“This is to my Father’s glory, that you bear much fruit, showing yourselves to be my disciples.” (John 15:8)
I recently read a column written by Joni E. Tada. She describes a visit with a friend who grows several rare varieties of grapes on the hillsides behind his house. She was surprised that the vines were planted on the steep and rocky parts of the hillside rather than at the base where the soil was better.
The friend smiled and said: “There’s a rule you must remember when growing grapes. If you feed them luxuriously with lots of nutrients and fertilizer, the vine produces a healthy bush of leaves and cane but the fruit is sparse and of poor quality. The plant loves fertilizer but invests those nutrients into beautiful leaves and when the vine is finished there is little energy to produce fruit.
However, to grow good grapes you make sure the vine struggles! You plant it in rocky, flinty soil or you girdle the vine by wrapping wires around the cordons, forcing the plant to struggle as it tries to draw nutrients from the soil. This causes the distressed vine to divert most of its prized and hard-won nutrients into the fruit, instead of the leaves. The result of these trials and tribulations is the sweetest fruit possible!”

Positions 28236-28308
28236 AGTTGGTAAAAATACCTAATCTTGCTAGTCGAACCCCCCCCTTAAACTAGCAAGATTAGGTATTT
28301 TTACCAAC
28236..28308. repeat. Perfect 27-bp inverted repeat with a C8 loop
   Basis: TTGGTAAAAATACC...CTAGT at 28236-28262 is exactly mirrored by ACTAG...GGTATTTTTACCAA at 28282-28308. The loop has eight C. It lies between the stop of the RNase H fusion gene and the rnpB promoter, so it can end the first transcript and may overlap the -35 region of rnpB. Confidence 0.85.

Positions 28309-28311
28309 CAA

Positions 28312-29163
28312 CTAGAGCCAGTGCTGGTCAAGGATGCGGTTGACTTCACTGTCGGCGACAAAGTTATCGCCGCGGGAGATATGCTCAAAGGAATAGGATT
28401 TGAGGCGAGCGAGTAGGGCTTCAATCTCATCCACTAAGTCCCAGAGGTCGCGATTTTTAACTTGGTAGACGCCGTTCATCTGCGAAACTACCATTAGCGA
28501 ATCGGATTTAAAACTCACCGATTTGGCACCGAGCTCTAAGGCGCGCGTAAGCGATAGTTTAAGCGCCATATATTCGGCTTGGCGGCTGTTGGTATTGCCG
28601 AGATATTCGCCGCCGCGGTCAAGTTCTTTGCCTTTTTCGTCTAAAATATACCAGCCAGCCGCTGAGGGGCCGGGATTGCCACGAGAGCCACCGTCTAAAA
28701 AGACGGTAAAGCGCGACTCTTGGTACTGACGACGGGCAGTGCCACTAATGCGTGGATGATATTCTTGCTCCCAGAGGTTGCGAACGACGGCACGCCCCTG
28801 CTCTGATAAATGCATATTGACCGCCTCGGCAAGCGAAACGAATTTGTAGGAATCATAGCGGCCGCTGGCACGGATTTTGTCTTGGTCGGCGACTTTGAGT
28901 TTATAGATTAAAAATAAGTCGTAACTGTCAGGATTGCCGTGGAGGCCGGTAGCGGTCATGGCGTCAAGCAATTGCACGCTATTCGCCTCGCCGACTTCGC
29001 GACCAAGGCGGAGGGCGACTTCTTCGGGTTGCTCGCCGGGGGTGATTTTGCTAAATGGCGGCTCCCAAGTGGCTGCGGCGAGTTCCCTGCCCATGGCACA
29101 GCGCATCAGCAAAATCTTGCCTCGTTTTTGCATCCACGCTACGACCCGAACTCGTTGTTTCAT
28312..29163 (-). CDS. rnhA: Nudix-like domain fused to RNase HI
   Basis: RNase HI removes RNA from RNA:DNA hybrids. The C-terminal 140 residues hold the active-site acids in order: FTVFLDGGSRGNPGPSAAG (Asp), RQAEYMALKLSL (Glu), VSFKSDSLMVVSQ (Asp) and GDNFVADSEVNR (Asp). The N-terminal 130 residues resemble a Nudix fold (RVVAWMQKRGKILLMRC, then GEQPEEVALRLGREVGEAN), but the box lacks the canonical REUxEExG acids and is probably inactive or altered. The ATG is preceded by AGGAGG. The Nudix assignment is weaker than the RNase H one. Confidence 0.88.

I will never look at vines and the grapes they produce in quite the same way again. Can this story be used to describe our own walk with God? To produce good fruit, we must first experience struggles?
It’s especially interesting that Joni would use this story considering her own trials and tribulations since the diving accident experienced as a teenager paralyzed her from the neck down. In the midst of her struggles Joni E. Tada has done far more than survive. She thrives and produces lush fruit through her testimony shared with millions in her public speaking and writing.
At the conclusion of this story, Joni writes: “So, maybe the rocky soil and steep inclines in your life aren’t so bad after all. The trials and struggles, disappointments and setbacks you face, this ‘girdling’ that presses you in from all sides… is a bruising of blessing. And you won’t bear a worthwhile crop without it.”
Think about your life as a vine and the struggles you have endured. Then remember the verse from the Gospel of John: “This is to my Father’s glory, that you bear much fruit, showing yourselves to be my disciples.”
Joni’s prayer following the devotion sums it up: “Lord, when this life is all over and I stand before you, I want you to find sweet fruit in my life and not just leaves.”